One of the more unusual natural features of The Arboretum is The Cypress Swamp, not so much for what it is, but for where it is. This swamp is one of the northernmost bald-cypress swamps in North America. Visit in late winter through early spring and you’ll likely spot Jefferson and Spotted Salamanders. No matter when you come, a stroll down the swamp’s boardwalk will reward you with fascinating, close-up views of the trees’ “knees.” For a truly unique perspective, take in the view from Glacier Ridge and witness the sweeping valley below which was home to a glacier 10,000 years ago. The magnificent tree collections here include hollies, oaks, boxwoods, beeches, and buckeyes.

The Woodlands section of The Arboretum boasts deep woods, a hike through which provides glimpses of native plants alongside the Woodland Garden Trail. Relax in the gazebo and take in all the sights, sounds, and scents of this lush natural setting. The Woodland Garden, a path and area created through a community collaboration, is home to an array of native plants including buttonbush, foamflower, wild geranium, large-flower trillium, Jack-in-the-pulpit, and more. Nearby is one of the oldest cemeteries in Licking County. The Beard-Green Cemetery is owned by and named for the families of Revolutionary War soldiers John Beard and Benjamin Green who were early settlers of the area.

Dawes Lake, located at the southern end of the Main Grounds, features trees and shrubs, deciduous and evergreen conifers, an eight-acre pond with an island and amazing Hedge Lettering. Fall and winter seasons are an incredible time to visit the Conifer Glen; miniature, dwarf, compact, intermediate, and full-size specimens of conifers appear in abundance throughout this exceptionally landscaped collection. Bridges and boardwalks guide you through this breathtaking 14-acre area. Take a climb up the 36-foot Outlook Tower and enjoy the four-season splendor of incredible views, as well as the best view of the 2,040-foot-long Hedge Lettering, spelling out “Dawes Arboretum.”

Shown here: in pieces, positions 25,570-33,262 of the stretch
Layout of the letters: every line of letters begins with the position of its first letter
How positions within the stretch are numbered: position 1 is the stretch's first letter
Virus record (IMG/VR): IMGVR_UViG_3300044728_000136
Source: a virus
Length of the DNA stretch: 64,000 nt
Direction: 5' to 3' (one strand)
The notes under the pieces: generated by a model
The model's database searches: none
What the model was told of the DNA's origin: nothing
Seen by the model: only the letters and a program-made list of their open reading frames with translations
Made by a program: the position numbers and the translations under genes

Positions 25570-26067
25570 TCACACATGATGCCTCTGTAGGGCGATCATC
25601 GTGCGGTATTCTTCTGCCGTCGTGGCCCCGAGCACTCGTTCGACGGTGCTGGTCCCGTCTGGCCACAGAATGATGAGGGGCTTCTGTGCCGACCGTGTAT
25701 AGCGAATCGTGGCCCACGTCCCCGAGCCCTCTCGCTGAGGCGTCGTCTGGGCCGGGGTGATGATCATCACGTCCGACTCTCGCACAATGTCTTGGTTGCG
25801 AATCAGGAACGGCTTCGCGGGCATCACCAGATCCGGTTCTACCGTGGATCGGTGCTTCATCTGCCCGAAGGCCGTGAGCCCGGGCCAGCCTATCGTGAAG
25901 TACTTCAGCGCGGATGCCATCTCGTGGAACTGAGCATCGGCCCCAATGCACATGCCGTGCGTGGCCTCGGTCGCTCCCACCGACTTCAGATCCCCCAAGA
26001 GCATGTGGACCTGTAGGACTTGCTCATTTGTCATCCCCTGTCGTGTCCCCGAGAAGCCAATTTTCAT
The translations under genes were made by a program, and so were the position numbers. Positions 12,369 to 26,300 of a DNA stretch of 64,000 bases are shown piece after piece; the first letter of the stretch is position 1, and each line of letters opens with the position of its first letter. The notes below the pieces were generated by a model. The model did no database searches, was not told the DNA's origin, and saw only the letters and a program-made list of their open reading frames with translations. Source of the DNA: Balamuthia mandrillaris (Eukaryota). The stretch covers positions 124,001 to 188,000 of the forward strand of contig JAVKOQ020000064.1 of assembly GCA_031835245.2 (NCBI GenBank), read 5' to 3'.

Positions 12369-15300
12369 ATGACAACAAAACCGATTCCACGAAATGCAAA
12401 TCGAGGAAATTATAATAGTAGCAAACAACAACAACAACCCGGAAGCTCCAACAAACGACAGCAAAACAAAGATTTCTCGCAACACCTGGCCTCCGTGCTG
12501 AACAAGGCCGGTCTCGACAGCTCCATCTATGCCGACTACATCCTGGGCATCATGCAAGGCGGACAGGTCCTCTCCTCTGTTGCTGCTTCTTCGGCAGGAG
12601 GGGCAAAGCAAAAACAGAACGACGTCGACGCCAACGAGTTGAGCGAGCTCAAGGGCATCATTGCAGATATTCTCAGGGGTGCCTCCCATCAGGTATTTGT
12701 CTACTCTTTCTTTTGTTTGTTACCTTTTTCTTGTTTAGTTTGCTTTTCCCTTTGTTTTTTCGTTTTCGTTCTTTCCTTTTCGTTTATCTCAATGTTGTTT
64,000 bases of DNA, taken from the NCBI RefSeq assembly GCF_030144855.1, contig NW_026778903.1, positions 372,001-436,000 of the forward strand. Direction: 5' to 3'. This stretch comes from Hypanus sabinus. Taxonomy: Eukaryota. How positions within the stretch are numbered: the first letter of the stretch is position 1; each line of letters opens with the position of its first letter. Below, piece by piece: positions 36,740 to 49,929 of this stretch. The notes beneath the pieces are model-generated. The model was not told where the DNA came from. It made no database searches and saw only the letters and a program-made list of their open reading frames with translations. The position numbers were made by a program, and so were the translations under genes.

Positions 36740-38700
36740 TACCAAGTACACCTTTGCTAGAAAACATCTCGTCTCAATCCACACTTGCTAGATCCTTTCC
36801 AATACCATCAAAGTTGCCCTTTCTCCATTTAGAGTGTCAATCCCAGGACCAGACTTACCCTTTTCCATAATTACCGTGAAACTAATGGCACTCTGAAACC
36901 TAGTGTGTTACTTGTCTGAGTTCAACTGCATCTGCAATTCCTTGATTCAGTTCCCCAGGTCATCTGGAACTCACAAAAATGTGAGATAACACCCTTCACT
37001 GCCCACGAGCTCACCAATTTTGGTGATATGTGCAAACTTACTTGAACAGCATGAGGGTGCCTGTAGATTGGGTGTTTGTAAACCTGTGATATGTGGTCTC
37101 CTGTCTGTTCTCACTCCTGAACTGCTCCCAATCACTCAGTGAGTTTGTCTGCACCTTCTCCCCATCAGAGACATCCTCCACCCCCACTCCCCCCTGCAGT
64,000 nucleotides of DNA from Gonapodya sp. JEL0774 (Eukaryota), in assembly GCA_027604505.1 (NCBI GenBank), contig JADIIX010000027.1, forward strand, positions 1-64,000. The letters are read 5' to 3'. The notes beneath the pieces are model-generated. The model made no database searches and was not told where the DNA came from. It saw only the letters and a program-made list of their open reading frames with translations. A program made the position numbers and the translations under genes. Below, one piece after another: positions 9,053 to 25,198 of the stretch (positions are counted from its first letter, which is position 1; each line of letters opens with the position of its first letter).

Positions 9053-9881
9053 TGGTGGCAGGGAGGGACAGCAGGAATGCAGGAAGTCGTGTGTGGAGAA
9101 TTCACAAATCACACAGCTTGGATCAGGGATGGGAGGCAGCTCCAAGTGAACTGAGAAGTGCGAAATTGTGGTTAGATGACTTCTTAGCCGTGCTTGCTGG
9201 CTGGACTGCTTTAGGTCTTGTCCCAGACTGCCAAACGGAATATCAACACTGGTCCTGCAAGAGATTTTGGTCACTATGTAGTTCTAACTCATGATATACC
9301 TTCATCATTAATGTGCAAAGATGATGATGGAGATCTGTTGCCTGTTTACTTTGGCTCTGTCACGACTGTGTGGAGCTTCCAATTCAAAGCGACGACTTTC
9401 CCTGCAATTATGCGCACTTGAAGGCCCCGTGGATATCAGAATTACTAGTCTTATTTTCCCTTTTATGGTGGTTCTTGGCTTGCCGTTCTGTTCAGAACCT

The Red Barn Reserve is a natural outdoor classroom for all ages, offering meadows, a pond, boardwalk, wetlands, wooded areas and a charming rustic barn. Stroll the trails to explore the many ecosystems. You may even see the tracks of a coyote or red fox crossing the path in front of you or catch a glimpse of a water snake winding across the pond’s surface.

Arboretum East, a vast natural area of unique cultural history, comprises woodlands, a pond, agriculture fields, and a gorge overlook. If you’re a little more adventurous, you’ll love the East Trails with uneven terrain and seasonally wet and muddy areas.

A short drive from the main grounds will take you to the Dutch Fork Wetlands. This diverse ecosystem is home to six pools, a meadow, observation deck and shelter house, as well as a variety of plants, birds, insects, and mammals. The restored 70-acre wetland and grassland ecosystem serves as a successful mitigation site.

Your visit to The Dawes Arboretum will be an enlightening, enriching, and educational experience you’ll never forget. The rare opportunity to see Lyman Whitaker’s kinetic sculptures thoughtfully placed to create a striking contrast between art and nature will likely never be repeated at The Arboretum. But no matter when you visit, you’ll be immersed in a fascinating landscape that changes with each season and is never the same place twice.